A recent study reveals that mitochondria, which have recently gained recognition for their essential role in longevity and health, are essential for cell aging and this is the first research to conclusively prove it.
Mitochondria are the power plants of the cell. Although long-studied, the molecular processes of mitochondrial function are still not well understood. Mitochondria have recently gained recognition for their essential role in longevity and health, which has encouraged scientists to view them as vital targets for therapeutic intervention.
A recent paper by researchers at Newcastle University, which appeared in the EMBO journal, reported, for the first time, that there is now proof that mitochondria are essential for cell aging.
Mitochondria are sub-cellular structures, called organelles, which are found in almost all human cells. They are responsible for oxygen-dependent metabolism, which leads to energy production in the form of adenosine triphosphate (ATP). Additionally, they play a role in metabolic processes such as the oxidation of fatty acids; amino acid metabolism; apoptosis or cellular suicide; signal transduction (transmission of molecular signals from outside the cell to the inside); and autophagy, otherwise known as mitophagy, which means literally to eat oneself (which generally occurs if there's been any damage or stress to the mitochondria).
The respiratory chain (RC) is the area of the mitochondria where the chemical energy for cells (ATP) is generated, and decreasing the RC function is associated with aging. The aging process, at the level of cells, accumulate various types of damage that increase factors associated with inflammation, until they die or enter senescence (no longer replicate but remain metabolically active).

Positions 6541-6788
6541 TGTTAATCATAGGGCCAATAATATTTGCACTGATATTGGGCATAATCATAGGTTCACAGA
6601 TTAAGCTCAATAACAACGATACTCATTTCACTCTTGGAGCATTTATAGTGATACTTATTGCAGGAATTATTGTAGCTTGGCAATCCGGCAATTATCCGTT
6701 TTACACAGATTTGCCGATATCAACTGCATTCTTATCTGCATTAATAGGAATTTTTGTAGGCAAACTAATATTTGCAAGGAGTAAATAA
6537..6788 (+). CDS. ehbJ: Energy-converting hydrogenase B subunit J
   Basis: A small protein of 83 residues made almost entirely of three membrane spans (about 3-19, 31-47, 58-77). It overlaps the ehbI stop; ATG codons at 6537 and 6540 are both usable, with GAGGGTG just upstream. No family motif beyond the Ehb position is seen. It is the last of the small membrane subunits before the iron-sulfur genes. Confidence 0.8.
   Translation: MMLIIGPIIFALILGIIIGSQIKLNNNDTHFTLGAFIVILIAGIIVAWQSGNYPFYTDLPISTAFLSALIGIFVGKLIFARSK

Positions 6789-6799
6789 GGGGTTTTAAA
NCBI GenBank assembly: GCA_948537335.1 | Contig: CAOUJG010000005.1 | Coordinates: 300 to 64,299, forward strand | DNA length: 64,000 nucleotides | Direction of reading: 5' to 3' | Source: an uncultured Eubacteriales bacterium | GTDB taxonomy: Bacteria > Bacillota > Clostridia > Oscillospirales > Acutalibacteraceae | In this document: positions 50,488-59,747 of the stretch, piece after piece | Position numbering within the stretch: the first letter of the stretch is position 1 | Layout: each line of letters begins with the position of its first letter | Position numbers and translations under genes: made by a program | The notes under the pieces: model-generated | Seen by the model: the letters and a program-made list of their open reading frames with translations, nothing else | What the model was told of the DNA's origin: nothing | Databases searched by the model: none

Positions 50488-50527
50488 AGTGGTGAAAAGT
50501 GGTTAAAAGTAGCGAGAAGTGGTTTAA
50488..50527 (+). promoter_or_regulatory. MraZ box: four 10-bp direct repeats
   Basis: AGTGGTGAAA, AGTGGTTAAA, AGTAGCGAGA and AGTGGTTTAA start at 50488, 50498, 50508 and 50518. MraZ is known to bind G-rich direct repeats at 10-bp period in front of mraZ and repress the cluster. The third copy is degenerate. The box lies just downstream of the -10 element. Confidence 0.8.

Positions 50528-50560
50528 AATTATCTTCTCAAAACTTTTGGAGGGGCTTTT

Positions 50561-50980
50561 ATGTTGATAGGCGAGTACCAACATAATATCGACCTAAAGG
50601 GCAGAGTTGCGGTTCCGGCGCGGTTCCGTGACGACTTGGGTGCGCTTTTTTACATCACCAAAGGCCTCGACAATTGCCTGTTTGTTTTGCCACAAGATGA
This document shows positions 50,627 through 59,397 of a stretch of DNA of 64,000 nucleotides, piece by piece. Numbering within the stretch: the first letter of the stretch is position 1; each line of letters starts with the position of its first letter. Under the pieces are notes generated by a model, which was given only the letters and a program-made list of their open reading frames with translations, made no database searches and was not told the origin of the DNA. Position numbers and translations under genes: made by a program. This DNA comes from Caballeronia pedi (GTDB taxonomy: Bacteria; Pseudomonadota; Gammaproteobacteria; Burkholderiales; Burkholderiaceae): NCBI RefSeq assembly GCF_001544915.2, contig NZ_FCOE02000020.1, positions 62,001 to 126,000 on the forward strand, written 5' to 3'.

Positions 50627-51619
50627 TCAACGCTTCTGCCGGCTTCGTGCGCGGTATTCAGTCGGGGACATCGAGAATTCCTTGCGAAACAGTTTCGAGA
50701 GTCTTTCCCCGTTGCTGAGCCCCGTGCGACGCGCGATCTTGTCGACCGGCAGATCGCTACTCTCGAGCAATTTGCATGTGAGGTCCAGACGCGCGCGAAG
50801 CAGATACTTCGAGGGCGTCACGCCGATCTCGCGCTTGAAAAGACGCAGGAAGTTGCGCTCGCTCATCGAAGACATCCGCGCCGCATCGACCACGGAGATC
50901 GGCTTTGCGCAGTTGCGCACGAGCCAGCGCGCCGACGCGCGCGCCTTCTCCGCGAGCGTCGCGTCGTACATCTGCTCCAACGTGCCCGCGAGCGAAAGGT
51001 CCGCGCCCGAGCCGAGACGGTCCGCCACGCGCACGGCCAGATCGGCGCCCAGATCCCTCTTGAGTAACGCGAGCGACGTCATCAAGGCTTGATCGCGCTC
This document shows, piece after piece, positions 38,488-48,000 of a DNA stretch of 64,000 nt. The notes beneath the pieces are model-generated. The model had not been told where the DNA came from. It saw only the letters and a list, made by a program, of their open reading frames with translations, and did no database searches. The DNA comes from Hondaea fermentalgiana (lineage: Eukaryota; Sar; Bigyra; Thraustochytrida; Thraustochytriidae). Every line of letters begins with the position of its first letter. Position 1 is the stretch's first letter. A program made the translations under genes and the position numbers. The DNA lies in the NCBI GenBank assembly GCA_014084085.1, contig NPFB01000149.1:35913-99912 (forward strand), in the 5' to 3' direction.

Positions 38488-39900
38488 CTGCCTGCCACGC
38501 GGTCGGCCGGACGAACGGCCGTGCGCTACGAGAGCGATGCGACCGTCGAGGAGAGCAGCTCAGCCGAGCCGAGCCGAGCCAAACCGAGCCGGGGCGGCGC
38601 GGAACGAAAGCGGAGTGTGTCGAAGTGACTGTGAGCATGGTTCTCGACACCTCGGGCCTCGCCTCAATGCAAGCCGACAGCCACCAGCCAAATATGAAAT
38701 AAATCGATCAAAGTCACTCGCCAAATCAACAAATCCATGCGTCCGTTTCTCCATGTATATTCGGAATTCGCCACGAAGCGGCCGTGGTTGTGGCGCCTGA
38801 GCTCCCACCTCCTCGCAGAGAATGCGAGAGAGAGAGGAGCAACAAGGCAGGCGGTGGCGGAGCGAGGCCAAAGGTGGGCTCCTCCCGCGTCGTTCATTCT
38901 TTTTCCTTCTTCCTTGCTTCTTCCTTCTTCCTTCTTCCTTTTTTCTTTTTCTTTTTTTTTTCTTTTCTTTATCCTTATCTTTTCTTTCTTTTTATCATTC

By inducing autophagy, the research team effectively eliminated all the mitochondria from within the cells they studied. They subsequently observed that the population of older cells displayed more youthful characteristics once their mitochondria was gone such as reduced levels of inflammatory molecules, oxygen-free radicals and expression of age-related genes all the conditions observed in younger cells.
Dr. Joao Passos of the Institute for Ageing (U.K. spelling), and lead investigator of the study said, This is a very exciting and surprising discovery. We already had some clues that mitochondria played a role in the ageing of cells, but scientists around the world have struggled to understand exactly how and to what extent these were involved. Continuing, Dr. Joao said, These new findings highlight that mitochondria are actually essential to the ageing of cells.
Prior to this study, it was recognized that mitochondria were involved with regulation of lifespan, however, when damage had occurred to the mitochondria, it increased the lifespan of the cells. This had confounded researchers in the past because ageing had been associated with a decline in mitochondrial function. And now we know that it is the mitochondria themselves, that are essential for aging.
The results of this study will hopefully provide future therapeutic value to counteract the ageing of cells utilizing mitochondria as a target.